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What is a Personal Injury Expert Witness?

Article Details
  • Written By: Alexis W.
  • Edited By: Andrew Jones
  • Last Modified Date: 17 March 2017
  • Copyright Protected:
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    Conjecture Corporation
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A personal injury expert witness is a person qualified in the eye's of the law to give expert testimony in a personal injury trial. There may be many different types of personal injury witnesses depending on the situation. In every case, an expert witnesses must have some qualifications within the relevant field in order to be deemed an expert.

When a person is injured, he or she may bring legal action against the person who injured them, if the injuring party violated a legal duty. There are many different types of personal injury cases. For example, if a car accident victim sues the driver of the other car, this is considered a personal injury lawsuit. If a person slips and falls on someone else's property and sues, this too is a personal injury lawsuit.

Many witnesses are called by both the plaintiff and the defendant in order to prove a case. These witnesses may be people who saw the accident. If a witness who saw the accident is called, that witness is not a personal injury expert witness since he has no qualifications other than the fact that he observed the event.

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Both the plaintiff and defendant, however, often need to call expert witnesses to prove some credible interpretation of their side of the case. Expert witnesses are those witnesses who are qualified to give testimony on the basis of their skill, education, or experience within a field. For example, a physician is a common expert witness in a personal injury case.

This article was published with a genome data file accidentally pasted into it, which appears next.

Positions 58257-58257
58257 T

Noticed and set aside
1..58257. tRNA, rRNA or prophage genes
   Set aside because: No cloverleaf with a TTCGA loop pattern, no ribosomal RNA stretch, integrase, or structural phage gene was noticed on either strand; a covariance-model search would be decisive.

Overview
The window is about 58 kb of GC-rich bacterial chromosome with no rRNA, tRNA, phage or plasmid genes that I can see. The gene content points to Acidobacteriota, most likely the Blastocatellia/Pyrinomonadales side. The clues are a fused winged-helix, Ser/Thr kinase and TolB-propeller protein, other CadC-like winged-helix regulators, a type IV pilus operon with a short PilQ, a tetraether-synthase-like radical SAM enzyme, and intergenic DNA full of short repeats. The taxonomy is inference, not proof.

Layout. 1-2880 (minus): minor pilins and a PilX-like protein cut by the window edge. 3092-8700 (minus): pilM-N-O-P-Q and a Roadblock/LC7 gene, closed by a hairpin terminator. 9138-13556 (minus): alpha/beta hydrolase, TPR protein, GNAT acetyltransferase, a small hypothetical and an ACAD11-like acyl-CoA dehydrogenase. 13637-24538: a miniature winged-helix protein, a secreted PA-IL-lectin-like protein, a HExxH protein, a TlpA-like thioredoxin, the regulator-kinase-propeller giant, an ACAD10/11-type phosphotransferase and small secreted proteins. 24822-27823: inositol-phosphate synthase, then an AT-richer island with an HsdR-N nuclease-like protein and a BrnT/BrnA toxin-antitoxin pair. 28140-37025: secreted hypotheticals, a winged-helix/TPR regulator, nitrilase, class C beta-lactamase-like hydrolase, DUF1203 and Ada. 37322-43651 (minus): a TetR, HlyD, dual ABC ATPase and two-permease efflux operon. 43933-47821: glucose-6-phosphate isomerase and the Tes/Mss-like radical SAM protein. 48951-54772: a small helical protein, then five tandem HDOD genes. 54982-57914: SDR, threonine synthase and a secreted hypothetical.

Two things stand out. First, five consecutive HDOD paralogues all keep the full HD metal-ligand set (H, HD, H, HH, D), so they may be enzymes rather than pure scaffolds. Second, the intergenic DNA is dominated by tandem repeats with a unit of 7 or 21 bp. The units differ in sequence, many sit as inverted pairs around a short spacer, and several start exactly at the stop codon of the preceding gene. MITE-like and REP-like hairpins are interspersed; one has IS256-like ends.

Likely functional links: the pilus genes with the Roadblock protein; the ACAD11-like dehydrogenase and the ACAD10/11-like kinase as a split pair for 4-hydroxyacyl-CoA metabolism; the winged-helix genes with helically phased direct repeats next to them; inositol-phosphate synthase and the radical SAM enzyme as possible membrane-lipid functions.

The expert witness gives testimony on the issue that he is an expert on. A doctor will thus provide expert testimony on the level and extent of the plaintiff's injuries. A forensic expert, a psychiatrist, and an automotive engineer are each considered a personal injury expert witness as well.

When a plaintiff or defendant calls a personal injury expert witness, that witness must demonstrate his credentials to the court. He can provide information about his background and experience within the field. Generally, the court must certify that he is an expert, and the plaintiff or defense attorney also presents his qualifications to the jury, so that the jury understands why the witness is qualified to speak.

The personal injury expert witness thus provides substantiating information to prove certain aspects of the plaintiff's or defendant's case. The expert witness cannot testify in regards to what actually occurred unless he saw what happened. He simply testifies to what he believes, based upon his expert knowledge.

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